Tony- This was multiple people breaking in and attempting to steal as much as they can carry. If it came to a fight they were not going to “fight fair”. Criminals aren’t stupid.  They don’t want a fair fight. Neither should you, take the time to train to be a winner during a life or death confrontation.

Rob- So where do we learn?

Tony- Most ranges won’t allow you shoot at multiple targets, they won’t allow you to rapid fire, they won’t allow you to turn off the lights and they won’t allow you to move while you shoot. Going to a class on a range that is set up for this type of training is what we need to look for and where we learn these skills.

Rob- that sounds important.

Tony- It is, but first you have to know how to operate your firearm. One of the problems that I see most often in class and at the range is that some people don’t know how their gun operates on a instinctive level. You need to have intimate knowledge of the operation of your self defense firearm, that means taking it to the range and using it at least monthly not sitting it in the corner and letting it collect dust until you need it. One of my suggestions on how to get good operating your firearm is to take up a shooting sport ,at  a local range, using your self defense gun or the same type of gun as your self-defense gun. Shooting in a weekly event is fun. You will meet new people and learn to shoot under the stress of competition. Adding the stress in a non life threatening way allows you to see how you operate and learn what you need to work on.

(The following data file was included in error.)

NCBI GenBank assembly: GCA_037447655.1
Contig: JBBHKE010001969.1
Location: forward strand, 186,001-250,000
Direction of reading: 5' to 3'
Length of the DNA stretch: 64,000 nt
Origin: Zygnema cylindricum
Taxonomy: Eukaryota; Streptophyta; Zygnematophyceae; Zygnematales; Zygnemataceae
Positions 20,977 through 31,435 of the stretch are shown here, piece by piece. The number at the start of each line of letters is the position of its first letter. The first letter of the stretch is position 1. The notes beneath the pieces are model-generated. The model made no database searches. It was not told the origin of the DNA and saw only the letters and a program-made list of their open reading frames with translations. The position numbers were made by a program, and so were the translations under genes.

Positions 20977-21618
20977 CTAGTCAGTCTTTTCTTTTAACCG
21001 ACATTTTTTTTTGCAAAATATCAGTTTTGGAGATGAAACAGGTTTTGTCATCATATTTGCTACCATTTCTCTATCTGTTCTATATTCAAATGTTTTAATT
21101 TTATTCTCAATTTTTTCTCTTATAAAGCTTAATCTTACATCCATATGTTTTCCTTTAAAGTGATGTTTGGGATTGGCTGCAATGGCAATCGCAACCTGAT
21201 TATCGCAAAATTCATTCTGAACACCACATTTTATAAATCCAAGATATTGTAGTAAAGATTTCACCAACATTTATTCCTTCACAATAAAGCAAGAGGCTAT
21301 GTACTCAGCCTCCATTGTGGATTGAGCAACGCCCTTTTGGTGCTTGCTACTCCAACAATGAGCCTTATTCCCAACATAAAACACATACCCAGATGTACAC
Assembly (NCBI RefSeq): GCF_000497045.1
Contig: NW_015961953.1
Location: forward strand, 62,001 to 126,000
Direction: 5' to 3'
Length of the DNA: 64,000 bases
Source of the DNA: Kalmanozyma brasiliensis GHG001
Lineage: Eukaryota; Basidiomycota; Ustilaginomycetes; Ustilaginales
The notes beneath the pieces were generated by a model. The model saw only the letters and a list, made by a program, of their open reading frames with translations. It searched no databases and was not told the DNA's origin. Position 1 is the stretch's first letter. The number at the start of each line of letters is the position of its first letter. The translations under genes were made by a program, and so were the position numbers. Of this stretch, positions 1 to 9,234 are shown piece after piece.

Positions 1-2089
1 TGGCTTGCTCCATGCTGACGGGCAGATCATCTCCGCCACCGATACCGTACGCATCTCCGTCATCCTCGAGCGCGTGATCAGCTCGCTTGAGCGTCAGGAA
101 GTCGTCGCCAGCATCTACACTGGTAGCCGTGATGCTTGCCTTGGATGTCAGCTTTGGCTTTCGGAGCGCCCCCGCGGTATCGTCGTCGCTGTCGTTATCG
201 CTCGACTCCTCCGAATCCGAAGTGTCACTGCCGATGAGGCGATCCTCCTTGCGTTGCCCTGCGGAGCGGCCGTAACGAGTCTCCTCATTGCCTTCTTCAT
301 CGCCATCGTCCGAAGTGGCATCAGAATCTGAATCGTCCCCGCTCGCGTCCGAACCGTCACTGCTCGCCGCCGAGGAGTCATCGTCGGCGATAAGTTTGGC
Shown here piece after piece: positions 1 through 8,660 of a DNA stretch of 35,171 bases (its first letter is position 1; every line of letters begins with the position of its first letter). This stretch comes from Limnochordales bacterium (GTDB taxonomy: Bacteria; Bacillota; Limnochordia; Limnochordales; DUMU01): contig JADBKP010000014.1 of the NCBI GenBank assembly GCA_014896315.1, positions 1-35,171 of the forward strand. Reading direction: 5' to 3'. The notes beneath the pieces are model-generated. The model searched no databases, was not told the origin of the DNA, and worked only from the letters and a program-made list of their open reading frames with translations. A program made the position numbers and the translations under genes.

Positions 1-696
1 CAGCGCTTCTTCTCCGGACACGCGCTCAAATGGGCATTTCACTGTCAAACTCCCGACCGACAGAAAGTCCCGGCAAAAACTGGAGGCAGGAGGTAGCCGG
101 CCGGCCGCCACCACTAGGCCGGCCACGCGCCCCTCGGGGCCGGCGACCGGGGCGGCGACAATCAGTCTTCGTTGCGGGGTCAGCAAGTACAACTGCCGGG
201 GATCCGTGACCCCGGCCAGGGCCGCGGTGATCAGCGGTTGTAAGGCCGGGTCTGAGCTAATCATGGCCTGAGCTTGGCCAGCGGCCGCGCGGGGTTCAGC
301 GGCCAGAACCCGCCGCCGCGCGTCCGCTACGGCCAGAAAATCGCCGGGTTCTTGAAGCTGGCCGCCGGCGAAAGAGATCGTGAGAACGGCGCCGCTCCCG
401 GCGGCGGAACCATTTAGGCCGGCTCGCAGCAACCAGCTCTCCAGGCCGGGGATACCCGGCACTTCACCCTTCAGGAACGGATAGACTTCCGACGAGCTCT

Rob- The victim probably didn’t see the muzzle of his gun as he aimed it.

Tony- The victim most likely was looking at the threat not the front sight.  Once you have those basic skills at the unconscious level you will be better equipped to defend yourself.

Exit-  Rob- That wraps up this episode. Tony, thank you for helping me today.  Where can our listeners learn more about you?